Thursday, April 13, 2017

OK. Reset. Explanation.

Yesterday I wrote "I've been taking photographs of people for nearly 50 years and I just realized exactly how I could've done better than I have. It's a deflating feeling, actually.  All those missed opportunities and all those wonderful people with whom I could've done so much better.  Bon.  On y va!  Thus begins a massive reset.  I hope to find wonderful people to work.  Again.  Anew."

Here is the explanation.

I've been a slow and stubborn learner.  When I was young I thought I knew everything.  When I was in middle age I thought I could buy the right gear to "get me there."  As I grow older, I realize how little I know.

The details are simple, really.

Starting with lighting, it's taken me 20 years of fiddling around with things to get to where I'm happy with what I know.  Rembrandt lighting?  Understood.  Chiaroscuro?  Understood.  William Mortensen's "Basic", "Dynamic", and "Contour" lighting.  Got it.  Know it.  Nailed it.

Moving to processing and coming into the Digital Age I've learned a lot about processing images.  I think I understand how and when to apply textures and when to manipulate a "straight shot."  I understand Edward Weston, Morley Baer, and Ansel Adam's imaging and processing techniques and can apply them at will.  I feel I can even digitally simulate wet plate collodion (which is not really all that easy to do correctly in the digital realm - Apple Apps don't really get it right).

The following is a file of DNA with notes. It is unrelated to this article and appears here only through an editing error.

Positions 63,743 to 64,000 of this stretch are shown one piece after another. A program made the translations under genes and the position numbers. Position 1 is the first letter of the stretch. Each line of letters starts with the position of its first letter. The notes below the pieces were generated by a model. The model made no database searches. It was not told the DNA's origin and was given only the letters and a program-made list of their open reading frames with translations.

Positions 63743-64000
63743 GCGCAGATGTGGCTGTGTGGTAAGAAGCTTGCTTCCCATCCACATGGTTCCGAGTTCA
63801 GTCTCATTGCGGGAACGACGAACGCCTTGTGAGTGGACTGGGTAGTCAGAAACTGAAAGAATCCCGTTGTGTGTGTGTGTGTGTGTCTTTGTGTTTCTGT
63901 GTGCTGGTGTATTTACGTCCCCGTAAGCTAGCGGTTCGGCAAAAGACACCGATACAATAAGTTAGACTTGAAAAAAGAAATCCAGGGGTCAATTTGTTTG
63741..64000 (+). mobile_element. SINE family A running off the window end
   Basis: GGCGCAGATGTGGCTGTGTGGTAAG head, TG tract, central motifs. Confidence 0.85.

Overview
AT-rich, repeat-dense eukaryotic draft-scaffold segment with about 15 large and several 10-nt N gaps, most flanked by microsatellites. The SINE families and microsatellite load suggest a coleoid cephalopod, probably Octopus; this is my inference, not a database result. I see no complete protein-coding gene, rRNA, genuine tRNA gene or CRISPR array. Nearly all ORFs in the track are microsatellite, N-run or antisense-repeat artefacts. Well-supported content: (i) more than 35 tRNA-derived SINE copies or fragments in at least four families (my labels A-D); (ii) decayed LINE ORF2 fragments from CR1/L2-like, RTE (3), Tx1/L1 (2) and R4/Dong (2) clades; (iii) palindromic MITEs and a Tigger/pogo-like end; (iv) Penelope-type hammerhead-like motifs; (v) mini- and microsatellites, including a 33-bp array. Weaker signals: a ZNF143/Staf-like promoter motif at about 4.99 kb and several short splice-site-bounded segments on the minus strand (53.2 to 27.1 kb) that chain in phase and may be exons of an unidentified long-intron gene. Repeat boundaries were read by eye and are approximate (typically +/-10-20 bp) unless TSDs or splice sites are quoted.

Working with people has been difficult for me.  I'm an introvert and it really stretches me to reach out to people and to ask them if I can take their photo.  I feel a strong responsibility to them as I don't like wasting people's time (which is what I feel if I screw things up).  Yet, I have worked hard to overcome my shyness.

Looking at my portfolio I see many things that give me pleasure.  I feel I've been fortunate enough to have done things that remain perhaps uncommon.

So what's the problem?

Well, the problem simply is this.  Take a look at the following video and pay close attention to where M.Gimes places the lens.

Now Google any of the Old Masters and select "images".  Titian, Rubens, Rembrandt, and Vigee LeBrun.  Do you see what I mean?

The effect may at first seem subtle, but it makes all the difference in the world, and I feel I've missed this one single thing.  Joel Grimes does not give lens placement the emphasis I am, but he does talk about it.  He clearly understands and has understood the importance of lens placement for a rather long time.  I have him to thank for helping improve my understanding of image making.

So.  I feel the need to hike up my Big Boy Pants and get on with it.  Hopefully my images will improve.  Thanks for listening.

No comments: